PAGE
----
Ongole: A live liver transplantation was successfully performed on a one-year-old boy at Gleneagles Global Health City, said herpetologist Dr P Rajinikanth. Addressing the media here on Friday, Rajinikanth said that the boy was suffering from a hole in the bile duct since birth. Due to this the patient was suffering from various liver related issues. The doctor said that since birth the boy was suffering from jaundice and was undergoing treatment. The boy was weighing just 5.7 kg. On observing the health condition of the patient deteriorating day by day, the hospital doctors found the actual liver problem and performed live liver transplantation successfully which took eight hours. The doctor said that the boy was recovering post operation and he was discharged after 13 days, said Dr Rajinikanth.

Patient blames PAU hospital for ‘misleading’ reports
The Tribune

Test reports of the diagnostic laboratory of Punjab Agricultural University campus hospital could have landed her into trouble had she not sought second opinion, claimed patient Nirmal Kaur. The reports suggested high creatinine level and thus possible malfunction or failure of kidney. The patient was already taking medicines for it (as suggested by earlier reports). However, the creatinine level of the patient was within the prescribed limit. Nirmal Kaur visited the campus hospital of PAU on February 18 for routine health check-up and the doctor advised her a few tests. The report suggested that the serum creatinine level was high at 1.2 mg/dl (normal range 0.5-1.1) and her medication was started accordingly. “I was taking medicines regularly and again visited the hospital in March, May and July. In July, the doctor asked me to repeat the tests. In the report of July 8, the creatinine level increased drastically to 3.7 mg/dl and urea level also increased to 72 mg/dl (normal range 10.00 to 50.00). My reports suggested some serious kidney problem as the creatnine level was going high despite medication,” said Nirmal Kaur.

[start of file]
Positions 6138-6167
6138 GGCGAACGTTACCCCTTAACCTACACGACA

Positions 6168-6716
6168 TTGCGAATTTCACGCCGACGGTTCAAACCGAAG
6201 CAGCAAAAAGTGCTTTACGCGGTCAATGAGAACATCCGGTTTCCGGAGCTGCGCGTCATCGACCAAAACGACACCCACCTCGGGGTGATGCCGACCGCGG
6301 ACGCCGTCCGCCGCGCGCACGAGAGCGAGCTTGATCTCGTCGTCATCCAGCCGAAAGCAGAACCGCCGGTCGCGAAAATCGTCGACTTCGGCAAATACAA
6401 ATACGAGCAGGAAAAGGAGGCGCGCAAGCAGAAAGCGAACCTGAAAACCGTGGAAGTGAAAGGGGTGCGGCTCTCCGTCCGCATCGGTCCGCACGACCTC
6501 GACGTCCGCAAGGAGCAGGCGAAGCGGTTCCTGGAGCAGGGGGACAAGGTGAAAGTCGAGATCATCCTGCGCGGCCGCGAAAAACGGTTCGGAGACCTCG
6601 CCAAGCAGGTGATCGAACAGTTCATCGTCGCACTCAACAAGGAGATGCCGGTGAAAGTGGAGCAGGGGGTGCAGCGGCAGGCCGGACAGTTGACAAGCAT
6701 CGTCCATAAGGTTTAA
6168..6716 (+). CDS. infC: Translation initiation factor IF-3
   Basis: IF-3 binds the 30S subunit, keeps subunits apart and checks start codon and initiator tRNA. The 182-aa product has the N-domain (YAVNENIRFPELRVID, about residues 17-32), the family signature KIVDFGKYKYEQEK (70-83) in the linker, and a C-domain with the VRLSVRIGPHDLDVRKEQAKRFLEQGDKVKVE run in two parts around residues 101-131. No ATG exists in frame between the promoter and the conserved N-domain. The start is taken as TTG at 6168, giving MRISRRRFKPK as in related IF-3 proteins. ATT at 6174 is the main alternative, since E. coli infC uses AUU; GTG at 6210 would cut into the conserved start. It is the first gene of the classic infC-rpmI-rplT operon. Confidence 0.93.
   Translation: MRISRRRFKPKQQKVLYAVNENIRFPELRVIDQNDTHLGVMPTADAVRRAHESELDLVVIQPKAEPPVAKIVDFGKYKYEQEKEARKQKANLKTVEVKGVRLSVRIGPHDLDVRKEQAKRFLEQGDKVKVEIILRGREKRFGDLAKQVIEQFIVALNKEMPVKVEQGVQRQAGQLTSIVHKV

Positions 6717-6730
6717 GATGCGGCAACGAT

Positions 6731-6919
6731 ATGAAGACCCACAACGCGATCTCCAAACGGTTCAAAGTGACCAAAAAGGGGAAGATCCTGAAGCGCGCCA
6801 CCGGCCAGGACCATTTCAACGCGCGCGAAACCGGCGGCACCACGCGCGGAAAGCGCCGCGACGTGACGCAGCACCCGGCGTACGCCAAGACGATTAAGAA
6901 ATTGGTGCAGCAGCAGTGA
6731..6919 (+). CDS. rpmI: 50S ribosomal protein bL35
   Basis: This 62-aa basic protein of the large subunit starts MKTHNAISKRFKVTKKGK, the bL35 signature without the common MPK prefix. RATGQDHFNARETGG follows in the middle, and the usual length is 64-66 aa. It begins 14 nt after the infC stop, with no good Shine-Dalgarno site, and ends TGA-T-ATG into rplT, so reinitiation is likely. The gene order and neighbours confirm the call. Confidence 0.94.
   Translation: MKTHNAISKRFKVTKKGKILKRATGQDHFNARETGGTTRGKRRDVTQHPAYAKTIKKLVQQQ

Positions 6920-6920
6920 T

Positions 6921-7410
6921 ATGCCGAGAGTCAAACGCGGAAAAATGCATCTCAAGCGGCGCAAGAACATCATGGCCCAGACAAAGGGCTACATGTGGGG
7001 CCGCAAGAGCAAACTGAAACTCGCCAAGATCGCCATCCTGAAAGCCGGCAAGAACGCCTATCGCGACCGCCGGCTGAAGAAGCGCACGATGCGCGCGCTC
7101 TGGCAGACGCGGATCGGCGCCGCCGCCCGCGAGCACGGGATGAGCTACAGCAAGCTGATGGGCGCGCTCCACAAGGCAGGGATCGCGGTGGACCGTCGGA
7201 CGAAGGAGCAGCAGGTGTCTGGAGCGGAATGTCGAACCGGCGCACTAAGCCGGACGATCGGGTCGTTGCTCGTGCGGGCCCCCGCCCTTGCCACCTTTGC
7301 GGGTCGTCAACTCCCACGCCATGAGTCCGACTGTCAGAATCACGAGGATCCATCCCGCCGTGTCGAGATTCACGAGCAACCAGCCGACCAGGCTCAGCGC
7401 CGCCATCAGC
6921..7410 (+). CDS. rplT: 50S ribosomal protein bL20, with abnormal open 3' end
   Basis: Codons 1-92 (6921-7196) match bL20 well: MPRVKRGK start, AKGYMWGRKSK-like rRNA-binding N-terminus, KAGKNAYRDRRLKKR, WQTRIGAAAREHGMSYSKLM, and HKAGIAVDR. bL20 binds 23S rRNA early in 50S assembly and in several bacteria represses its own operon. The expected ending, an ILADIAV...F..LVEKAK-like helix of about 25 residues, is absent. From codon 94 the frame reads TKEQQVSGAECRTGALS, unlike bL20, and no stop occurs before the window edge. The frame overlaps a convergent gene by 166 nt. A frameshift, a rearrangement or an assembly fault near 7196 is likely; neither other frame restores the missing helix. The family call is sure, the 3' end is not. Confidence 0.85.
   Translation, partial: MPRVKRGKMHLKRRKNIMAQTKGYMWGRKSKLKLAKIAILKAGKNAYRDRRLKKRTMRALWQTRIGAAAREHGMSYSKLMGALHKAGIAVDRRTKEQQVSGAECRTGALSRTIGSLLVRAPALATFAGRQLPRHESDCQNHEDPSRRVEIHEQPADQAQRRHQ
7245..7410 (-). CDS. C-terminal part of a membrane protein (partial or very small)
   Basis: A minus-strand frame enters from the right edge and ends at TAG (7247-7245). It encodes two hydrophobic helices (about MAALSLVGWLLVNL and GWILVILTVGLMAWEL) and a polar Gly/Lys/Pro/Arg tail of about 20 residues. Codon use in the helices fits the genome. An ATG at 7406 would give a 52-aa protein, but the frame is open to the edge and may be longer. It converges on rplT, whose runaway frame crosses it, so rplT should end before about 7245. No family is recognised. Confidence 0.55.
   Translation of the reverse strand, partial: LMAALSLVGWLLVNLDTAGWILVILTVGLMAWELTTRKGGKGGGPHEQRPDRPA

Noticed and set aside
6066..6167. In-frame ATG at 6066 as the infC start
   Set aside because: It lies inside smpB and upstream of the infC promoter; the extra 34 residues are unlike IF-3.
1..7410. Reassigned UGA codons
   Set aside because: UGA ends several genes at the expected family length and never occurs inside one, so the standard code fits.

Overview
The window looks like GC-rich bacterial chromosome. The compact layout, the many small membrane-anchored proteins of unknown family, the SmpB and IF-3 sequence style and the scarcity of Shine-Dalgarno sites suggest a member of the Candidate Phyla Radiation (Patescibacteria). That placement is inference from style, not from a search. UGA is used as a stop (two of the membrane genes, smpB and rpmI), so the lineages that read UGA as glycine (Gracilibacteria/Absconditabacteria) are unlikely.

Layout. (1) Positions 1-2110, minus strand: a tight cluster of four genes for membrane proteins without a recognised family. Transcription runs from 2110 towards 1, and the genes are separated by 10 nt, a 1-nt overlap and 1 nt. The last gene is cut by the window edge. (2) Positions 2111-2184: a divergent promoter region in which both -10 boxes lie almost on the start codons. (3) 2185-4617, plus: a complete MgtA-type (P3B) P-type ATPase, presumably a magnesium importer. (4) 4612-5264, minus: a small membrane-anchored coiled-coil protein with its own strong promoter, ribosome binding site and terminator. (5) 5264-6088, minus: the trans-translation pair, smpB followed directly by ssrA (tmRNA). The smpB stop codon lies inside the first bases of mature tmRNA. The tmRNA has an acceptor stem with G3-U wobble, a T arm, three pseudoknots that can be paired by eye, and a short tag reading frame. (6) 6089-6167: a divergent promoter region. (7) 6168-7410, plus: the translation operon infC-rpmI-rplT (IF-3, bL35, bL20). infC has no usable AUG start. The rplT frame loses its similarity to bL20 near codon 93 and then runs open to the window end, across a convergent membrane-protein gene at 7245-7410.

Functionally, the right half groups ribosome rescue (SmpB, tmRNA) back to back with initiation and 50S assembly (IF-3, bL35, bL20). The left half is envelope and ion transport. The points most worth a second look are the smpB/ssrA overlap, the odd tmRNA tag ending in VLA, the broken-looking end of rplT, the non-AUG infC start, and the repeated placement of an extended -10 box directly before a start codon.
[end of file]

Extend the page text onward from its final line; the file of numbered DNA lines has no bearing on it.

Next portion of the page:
Visakhapatnam: Doctors in govt hospitals cry foul over ban on pvt practice
ET Healthworld- Sulogna Mehta

Visakhapatnam: The decision to ban private practice of doctors working in government hospitals has not gone down well with most doctors. Doctors from the Vizag chapter of medical bodies, including AP Government Doctors’ Association, AP Junior Doctors Association and hospitals like KGH and VIMS have condemned the government’s sudden decision to ban private practice. The doctors maintain that the government’s decision was taken without consultation with any government doctor. Medical superintendent of King George Hospital (KGH), the largest tertiary teaching hospital, G Arjuna said that rather than imposing the blanket ban, the government could have taken stringent action against the 5-8% errant doctors, who may be leaving before the end of their duty hours. “Only 10-15% government doctors do private practice in the evenings. Now even private hospitals cannot ask experienced government doctors for their expert opinion and consultation,” Dr G Arjuna added.